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Mental Health

Civil commitments are legal proceedings that involve the action of a court in taking a person who is suffering from a severe mental illness and placing that person into a hospital or other place where the person can receive needed treatment. Civil commitment cases are filed in the Probate Court pursuant to the provisions of Chapter 5122 of the Revised Code.

A civil commitment case is opened when someone files an affidavit alleging that a person is mentally ill subject to hospitalization by court order. After the filing of such an affidavit the Probate Judge or one of the Probate Court Magistrates may issue a temporary order of detention ordering the person to be detained at a hospital until a hearing can be held, which hearing is normally held within 5 court days from the day the person is detained.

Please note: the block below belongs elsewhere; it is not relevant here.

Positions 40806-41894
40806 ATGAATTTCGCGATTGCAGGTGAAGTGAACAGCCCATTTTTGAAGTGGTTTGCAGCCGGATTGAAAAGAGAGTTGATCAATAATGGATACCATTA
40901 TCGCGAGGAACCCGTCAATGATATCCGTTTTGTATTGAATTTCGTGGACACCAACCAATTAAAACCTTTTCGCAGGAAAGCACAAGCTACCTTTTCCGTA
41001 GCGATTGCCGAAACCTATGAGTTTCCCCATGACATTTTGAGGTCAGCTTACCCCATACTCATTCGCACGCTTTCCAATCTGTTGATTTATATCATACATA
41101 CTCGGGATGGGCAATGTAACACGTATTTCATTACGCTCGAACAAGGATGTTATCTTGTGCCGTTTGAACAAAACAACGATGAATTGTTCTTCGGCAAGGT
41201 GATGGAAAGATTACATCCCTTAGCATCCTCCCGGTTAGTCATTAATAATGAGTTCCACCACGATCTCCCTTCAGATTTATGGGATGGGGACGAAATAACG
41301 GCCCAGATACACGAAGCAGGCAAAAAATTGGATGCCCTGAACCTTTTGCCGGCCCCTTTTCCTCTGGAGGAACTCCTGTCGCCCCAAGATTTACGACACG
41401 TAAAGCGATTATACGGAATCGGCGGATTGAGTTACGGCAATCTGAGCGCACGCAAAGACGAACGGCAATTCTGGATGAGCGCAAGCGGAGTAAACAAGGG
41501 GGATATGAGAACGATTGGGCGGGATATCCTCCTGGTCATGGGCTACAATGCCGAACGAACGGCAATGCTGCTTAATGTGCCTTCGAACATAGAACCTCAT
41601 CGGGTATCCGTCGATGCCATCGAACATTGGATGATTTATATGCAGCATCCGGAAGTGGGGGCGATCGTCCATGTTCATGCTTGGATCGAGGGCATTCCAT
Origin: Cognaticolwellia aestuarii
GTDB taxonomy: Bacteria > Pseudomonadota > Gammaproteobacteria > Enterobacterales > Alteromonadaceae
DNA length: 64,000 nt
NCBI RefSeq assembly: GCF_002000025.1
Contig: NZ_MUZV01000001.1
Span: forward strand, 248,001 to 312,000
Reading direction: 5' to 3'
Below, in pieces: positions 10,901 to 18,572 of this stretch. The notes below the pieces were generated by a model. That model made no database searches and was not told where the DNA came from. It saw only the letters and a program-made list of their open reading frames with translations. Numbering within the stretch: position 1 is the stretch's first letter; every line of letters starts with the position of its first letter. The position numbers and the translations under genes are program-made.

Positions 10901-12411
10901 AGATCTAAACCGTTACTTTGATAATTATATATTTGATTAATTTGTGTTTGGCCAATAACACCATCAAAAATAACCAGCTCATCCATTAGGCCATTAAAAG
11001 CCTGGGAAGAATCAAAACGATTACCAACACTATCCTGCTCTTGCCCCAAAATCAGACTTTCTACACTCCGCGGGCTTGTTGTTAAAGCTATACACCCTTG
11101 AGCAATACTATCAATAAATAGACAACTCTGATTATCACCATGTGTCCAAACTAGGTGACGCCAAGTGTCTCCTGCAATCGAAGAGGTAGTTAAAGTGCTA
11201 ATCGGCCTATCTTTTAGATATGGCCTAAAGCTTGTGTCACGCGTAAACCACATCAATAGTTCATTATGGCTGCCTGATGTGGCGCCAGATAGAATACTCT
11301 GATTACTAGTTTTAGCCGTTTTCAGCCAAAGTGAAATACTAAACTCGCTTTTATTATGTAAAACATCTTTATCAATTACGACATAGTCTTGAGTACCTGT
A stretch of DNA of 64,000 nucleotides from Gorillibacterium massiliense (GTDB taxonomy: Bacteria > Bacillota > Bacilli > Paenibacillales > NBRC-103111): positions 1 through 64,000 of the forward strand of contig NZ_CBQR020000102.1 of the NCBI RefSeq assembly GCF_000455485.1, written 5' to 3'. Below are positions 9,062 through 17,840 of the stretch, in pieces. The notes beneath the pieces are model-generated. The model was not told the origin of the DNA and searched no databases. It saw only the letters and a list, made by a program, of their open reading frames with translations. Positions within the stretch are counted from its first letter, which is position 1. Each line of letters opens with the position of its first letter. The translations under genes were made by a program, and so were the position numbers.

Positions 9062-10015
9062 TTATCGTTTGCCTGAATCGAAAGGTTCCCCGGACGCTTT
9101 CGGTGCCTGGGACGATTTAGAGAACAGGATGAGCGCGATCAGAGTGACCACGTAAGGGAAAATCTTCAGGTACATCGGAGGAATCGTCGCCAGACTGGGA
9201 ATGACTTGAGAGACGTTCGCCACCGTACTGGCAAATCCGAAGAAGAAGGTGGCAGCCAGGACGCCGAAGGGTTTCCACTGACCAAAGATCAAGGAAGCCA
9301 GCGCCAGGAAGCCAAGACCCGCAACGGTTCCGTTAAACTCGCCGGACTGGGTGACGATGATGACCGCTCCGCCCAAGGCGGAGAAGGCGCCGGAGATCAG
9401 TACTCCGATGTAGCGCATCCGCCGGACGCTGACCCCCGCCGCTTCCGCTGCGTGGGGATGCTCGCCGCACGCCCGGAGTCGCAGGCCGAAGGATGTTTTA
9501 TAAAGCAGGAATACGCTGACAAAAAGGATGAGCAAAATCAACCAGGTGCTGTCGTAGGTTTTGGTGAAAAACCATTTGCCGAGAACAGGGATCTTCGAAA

As used in these civil commitment proceedings, "mental Illness" means " a substantial disorder of thought, mood, perception, orientation, or memory that grossly impairs judgment, behavior, capacity to recognize reality, or ability to meet the ordinary demands of life."


If a person, who has been diagnosed with a mental illness, needs treatment for it but refuses to go and/or stay in the hospital, the Probate Court can order the mentally ill person to receive such treatment. This procedure is called a civil commitment.